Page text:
The sacrament of Matrimony signifies the union of Christ and the Church.  It gives spouses the grace to love each other with the love with which Christ has loved his Church; the grace of the sacrament thus perfects the human love of the spouses, strengthens their indissoluble unit, and sanctifies them on the way to eternal life (cf. Council of Trent: DS 1799)  CCC 1661.   

If you are a registered parishioner of Resurrection and plan to marry in our parish, please call to schedule an appointment 8 - 12 months in advance of your wedding date.  (All ceremony dates are tentative until the marriage preparation process is complete.)  1.) Contact the Parish Office to make your first appointment with Fr. Toner.  2.) Meet with the Priest and complete Premarital Inventory Questionnaire, and go over the necessary paperwork.  3.) Meet with the Witness to Love Parish Marriage Prep Coordinator. 4.) Meet with the Priest to follow up on your Inventory.  

Witness to Love (WTL) is a virtues-based model of marriage renewal and preparation that integrates modern principles of psychology and the virtues to help couples facilitate and talk about their relationship.  All built on the the rock of True Love, "God".  Marriage preparation is an important key to a lasting healthy relationship. Click on the WTL link below to learn more. 

                                                                                      Witness to Love

 Contact the Parish Office at 481-7172 or for questions and to schedule your appointment with the priest.

   Marriage is based on the consent of the contracting parties, that is, on their will to give themselves, each to the other, mutually and definitively, in order to live a covenant of faithful and fruitful love.  CCC 1662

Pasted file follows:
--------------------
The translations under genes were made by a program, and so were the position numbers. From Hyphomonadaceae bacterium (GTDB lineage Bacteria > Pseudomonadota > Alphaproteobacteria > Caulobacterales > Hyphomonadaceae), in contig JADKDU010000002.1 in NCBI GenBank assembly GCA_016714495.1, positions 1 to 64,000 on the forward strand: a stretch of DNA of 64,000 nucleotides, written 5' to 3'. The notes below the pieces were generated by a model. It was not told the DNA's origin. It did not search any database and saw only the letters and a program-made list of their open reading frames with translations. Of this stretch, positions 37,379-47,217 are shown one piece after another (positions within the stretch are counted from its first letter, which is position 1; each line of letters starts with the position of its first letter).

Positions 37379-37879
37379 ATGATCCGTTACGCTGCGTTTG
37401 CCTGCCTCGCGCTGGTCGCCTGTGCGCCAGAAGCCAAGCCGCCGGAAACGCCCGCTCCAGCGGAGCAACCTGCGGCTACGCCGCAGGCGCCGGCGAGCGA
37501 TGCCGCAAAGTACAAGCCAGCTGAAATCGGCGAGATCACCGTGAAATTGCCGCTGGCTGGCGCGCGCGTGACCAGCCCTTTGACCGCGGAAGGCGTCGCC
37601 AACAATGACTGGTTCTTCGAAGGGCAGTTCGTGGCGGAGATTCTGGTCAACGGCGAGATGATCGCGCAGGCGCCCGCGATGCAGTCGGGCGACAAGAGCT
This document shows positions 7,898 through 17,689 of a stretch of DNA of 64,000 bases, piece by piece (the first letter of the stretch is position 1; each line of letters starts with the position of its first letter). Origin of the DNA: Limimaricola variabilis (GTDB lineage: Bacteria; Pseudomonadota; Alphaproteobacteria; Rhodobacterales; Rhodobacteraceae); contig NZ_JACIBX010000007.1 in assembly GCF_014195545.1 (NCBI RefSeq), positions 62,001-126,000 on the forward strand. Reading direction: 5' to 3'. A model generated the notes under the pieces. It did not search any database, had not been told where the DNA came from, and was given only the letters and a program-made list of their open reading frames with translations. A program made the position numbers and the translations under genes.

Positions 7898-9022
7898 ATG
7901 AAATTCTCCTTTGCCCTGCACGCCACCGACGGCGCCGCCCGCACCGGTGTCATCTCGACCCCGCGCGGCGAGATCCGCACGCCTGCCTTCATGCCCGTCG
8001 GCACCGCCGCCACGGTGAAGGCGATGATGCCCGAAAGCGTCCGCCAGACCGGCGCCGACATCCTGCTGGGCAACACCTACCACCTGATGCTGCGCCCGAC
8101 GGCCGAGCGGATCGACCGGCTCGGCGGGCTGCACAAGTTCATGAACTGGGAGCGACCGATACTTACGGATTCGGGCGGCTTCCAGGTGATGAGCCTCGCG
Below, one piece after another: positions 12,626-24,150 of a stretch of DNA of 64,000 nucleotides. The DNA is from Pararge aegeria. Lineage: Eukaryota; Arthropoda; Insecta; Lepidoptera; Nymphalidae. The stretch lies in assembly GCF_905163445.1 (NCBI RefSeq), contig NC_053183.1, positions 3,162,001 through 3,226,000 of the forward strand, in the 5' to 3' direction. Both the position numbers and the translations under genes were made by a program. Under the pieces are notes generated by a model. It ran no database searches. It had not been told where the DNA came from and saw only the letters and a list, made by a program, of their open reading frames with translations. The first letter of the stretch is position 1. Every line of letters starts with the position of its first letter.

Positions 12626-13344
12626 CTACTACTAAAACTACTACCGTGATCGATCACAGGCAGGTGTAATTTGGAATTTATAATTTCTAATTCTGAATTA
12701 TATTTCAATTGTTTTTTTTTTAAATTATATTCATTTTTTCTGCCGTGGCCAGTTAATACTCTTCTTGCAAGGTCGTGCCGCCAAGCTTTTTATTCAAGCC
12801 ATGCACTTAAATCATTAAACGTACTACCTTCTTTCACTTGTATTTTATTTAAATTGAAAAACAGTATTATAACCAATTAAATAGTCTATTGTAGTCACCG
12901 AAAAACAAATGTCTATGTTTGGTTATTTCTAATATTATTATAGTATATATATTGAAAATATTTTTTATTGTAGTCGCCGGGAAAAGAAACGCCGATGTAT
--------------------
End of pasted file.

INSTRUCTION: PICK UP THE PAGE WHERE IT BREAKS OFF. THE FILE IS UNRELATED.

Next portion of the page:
About the "Unity Candle"

Sooner of later, as they plan their wedding liturgy, a couple will receive some advice about a “unity candle.” They need one, they are told (at great expense); it is a tradition; it is what Catholics have always done. Not so. In the last thirty years or so, the custom has enjoyed wide popularity in the United States. It has never been officially part of our liturgy, and it exists in tension with some of our core symbols. Usually there are two smaller candles and one larger one to be lit from the smaller. Large candles in our tradition always mean Christ, and smaller ones are always tokens of our baptismal candle. If the candles are meant for a kind of renewal of baptismal vows, then the meaning is clearer, yet this is seldom the understanding. Why, then, are those smaller candles extinguished?It’s hard to tell where these pesky candles came from. Some suggest that the Presbyterian Church, which has a very lean wedding liturgy, introduced them as an option for extending a short service. Generally, it’s been experienced as a “photo opportunity” rather than a genuine liturgical ritual. The “unity candle,” a recent invention rather than an authentic tradition, has not been approved as an adaptation to our rite, and it is to be hoped that it will gradually disappearfrom view. —Rev. James Field, Copyright © J. S. Paluch Co.